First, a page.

In the CIS countries west of the Ural Mountains, (Belarus, Moldova, Russian Federation and Ukraine), the outlook is markedly better than at the corresponding time last year, particularly in Ukraine. A larger output is likely, in response to good growing conditions and soil moisture reserves to date in most areas of the Russian Federation and Ukraine and an expected increase in the aggregate area to be sown to cereals. The aggregate area sown to winter crops has increased by up to 2 million hectares and the bulk of crops are in good to satisfactory condition. At this early stage, the outlook is for aggregate 2001 cereal output to increase by 10 million tonnes to some 109 million tonnes, provided growing conditions remain normal until the completion of the harvests.
In Belarus, the 2001 cereal harvest could increase somewhat beyond the 4.4 million tonnes harvested in 2000 despite persistent economic problems. In Moldova, also some recovery from the 2000 drought reduced level of 2 million tonnes is likely, given normal weather. In the Russian Federation, the area sown to winter crops increased to 14.7 million hectares and the spring crop area is also expected to expand reflecting good demand for cereals and good soil moisture reserves. In the Ukraine, in contrast to the past two years, the early outlook for cereal crops is favourable. The area sown to winter crops has increased, for cereals by up to 1.4 million hectares and crop condition is satisfactory overall. Soil moisture reserves have been replenished in all areas except the south and spring plantings are also expected to increase. Floods in Zarkapatia have led to loss of life and shelter, but their effect on the aggregate crops is likely to be limited. Grain production could increase by 7 million tonnes to nearly 30 million tonnes.
In the Baltic countries, (Estonia, Latvia and Lithuania) overwintering conditions have been mostly satisfactory to date. The 2000 cereal harvest recovered sharply in all three countries, reaching 4.2 million tonnes compared to 3.3 million tonnes in 1999, mainly due to better yields. Output in Lithuania increased by 0.6 million tonnes to 2.6 million tonnes, while in Latvia and Estonia cereal production increased by 0.1 million tonnes to 0.9 and 0.6 million tonnes respectively. Precipitation in the Balkan countries has generally been below normal this cropping year and inadequate to recharge soil moisture reserves.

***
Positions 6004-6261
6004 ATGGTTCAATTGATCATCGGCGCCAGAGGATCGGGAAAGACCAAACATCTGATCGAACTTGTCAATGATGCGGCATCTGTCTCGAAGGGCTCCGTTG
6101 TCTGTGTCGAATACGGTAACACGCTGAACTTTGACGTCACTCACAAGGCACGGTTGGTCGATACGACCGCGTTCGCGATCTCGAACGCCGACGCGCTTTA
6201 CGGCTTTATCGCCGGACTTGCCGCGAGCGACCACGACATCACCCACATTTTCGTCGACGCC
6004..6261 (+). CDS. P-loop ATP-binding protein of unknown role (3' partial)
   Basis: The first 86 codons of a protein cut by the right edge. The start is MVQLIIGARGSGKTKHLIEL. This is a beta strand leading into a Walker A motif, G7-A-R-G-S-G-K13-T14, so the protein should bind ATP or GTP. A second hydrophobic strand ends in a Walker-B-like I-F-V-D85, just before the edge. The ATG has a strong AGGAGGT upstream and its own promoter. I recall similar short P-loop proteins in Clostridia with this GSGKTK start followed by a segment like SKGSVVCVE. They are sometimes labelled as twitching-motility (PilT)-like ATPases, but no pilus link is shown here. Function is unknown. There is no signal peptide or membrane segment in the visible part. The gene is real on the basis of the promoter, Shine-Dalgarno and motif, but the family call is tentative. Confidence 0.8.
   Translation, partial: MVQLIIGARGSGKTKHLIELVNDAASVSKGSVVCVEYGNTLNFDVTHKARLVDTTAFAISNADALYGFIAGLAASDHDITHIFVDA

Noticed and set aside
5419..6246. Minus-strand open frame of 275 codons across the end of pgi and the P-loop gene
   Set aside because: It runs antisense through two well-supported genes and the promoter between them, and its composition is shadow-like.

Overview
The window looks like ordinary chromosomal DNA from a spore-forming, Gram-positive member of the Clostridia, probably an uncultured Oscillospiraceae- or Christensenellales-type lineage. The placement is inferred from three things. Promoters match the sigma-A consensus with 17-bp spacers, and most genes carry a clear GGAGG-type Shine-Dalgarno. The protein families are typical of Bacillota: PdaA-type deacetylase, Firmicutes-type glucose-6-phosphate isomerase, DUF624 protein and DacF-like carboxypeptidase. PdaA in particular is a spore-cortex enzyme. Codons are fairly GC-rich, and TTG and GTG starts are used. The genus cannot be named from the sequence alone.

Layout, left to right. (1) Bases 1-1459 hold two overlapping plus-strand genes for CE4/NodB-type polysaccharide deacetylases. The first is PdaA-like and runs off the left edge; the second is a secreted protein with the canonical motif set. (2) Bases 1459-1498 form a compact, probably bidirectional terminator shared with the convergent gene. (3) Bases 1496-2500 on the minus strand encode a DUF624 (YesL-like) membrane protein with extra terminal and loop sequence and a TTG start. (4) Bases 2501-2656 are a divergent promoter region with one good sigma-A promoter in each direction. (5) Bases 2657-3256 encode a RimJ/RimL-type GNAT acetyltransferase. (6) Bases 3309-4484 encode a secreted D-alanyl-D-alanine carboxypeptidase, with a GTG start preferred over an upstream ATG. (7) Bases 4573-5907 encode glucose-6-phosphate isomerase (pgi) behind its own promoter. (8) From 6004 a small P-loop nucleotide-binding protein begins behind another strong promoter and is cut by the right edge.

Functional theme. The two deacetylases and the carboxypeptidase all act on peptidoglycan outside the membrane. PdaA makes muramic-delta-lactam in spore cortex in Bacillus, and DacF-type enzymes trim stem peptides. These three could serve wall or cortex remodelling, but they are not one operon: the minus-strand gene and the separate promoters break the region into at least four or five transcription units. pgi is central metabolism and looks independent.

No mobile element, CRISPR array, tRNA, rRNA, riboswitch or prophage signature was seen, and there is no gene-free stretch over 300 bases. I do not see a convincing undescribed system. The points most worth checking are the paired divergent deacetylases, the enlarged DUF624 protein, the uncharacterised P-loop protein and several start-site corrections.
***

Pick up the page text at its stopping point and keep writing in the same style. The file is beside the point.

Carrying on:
In the Federal Republic of Yugoslavia, (Serbia and Montenegro), the outlook for the 2001 cereal harvests is clouded by the effects of the persistent drought. Economic problems on farm and critical shortages of fertilizer are also likely to undermine yields. Output could recover somewhat from last year's poor 5.4 million tonnes but could remain below average. In Croatia, also, the outlook for the 2001 wheat crop is uncertain due to a reduction in the area sown to wheat and tight moisture supplies. In Bosnia Herzegovina, soil moisture supplies are also short.
In the Russian Federation, the cropping outlook in Chechnya is not good. Persons displaced and/or left homeless as a result of conflict, both in Chechnya and in surrounding republics continue to need assistance. Conditions in the winter months are particularly difficult. In the Balkans also, vulnerable populations in Yugoslavia Fed. Rep. and surrounding countries continue to need assistance.
Wheat output in the United States could decline further this year after winter wheat plantings fell to their lowest level since 1971. Early prospects for spring wheat plantings also point to an area reduction and overall output in 2001 is tentatively forecast at about 60 million tonnes, about 1 percent down from 2000. Early indications for spring coarse grain planting point to 4 percent reduction in maize plantings but a 2 percent increase for sorghum. Rice area is expected to expand by 4.2 percent. In Canada, wheat and coarse grains crops are mostly sown in May/June. Early indications of planting intentions point to some increase in the wheat and coarse grains areas compared to the previous year.
Planting of the main 2001 wheat and coarse grains crops in Australia is due to start in May. Early official forecasts point to an increase in the wheat and barley areas. Harvest of the minor 2001 summer coarse grains crop is underway and output is down due to dry conditions at planting time. The 2001 rice harvest has started sooner than expected due to good weather during the maturation period. In the Solomon Islands, a large number of the estimated 50 000 people that had been forced out of their homes during the civil conflict remain displaced. These internally displaced as well as returnees are striving for basic needs such as food, drinking water and shelter. In addition to the collapse of the national economy and essential services, recent heavy rains have aggravated conditions for people living on subsistence agriculture. In Tonga, cyclone "Paula" in early March caused damage to property and infrastructure and some localized damage to crops.